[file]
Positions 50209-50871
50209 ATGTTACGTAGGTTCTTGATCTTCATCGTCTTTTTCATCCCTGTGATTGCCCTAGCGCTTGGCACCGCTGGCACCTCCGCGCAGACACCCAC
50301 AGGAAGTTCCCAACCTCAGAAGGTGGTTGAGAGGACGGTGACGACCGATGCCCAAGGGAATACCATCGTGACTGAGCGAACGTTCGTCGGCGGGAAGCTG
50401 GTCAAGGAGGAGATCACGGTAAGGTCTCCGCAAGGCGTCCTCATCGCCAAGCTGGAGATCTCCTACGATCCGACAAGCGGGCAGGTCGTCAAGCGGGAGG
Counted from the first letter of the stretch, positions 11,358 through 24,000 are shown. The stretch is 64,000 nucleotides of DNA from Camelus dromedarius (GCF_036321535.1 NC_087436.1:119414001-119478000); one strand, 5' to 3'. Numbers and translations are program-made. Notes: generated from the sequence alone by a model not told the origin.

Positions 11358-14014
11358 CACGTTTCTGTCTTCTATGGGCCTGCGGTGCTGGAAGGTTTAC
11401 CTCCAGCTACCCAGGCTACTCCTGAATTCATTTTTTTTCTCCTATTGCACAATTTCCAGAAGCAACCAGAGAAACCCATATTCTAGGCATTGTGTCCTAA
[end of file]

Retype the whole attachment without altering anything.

Positions 50209-50871
50209 ATGTTACGTAGGTTCTTGATCTTCATCGTCTTTTTCATCCCTGTGATTGCCCTAGCGCTTGGCACCGCTGGCACCTCCGCGCAGACACCCAC
50301 AGGAAGTTCCCAACCTCAGAAGGTGGTTGAGAGGACGGTGACGACCGATGCCCAAGGGAATACCATCGTGACTGAGCGAACGTTCGTCGGCGGGAAGCTG
50401 GTCAAGGAGGAGATCACGGTAAGGTCTCCGCAAGGCGTCCTCATCGCCAAGCTGGAGATCTCCTACGATCCGACAAGCGGGCAGGTCGTCAAGCGGGAGG
Counted from the first letter of the stretch, positions 11,358 through 24,000 are shown. The stretch is 64,000 nucleotides of DNA from Camelus dromedarius (GCF_036321535.1 NC_087436.1:119414001-119478000); one strand, 5' to 3'. Numbers and translations are program-made. Notes: generated from the sequence alone by a model not told the origin.

Positions 11358-14014
11358 CACGTTTCTGTCTTCTATGGGCCTGCGGTGCTGGAAGGTTTAC
11401 CTCCAGCTACCCAGGCTACTCCTGAATTCATTTTTTTTCTCCTATTGCACAATTTCCAGAAGCAACCAGAGAAACCCATATTCTAGGCATTGTGTCCTAA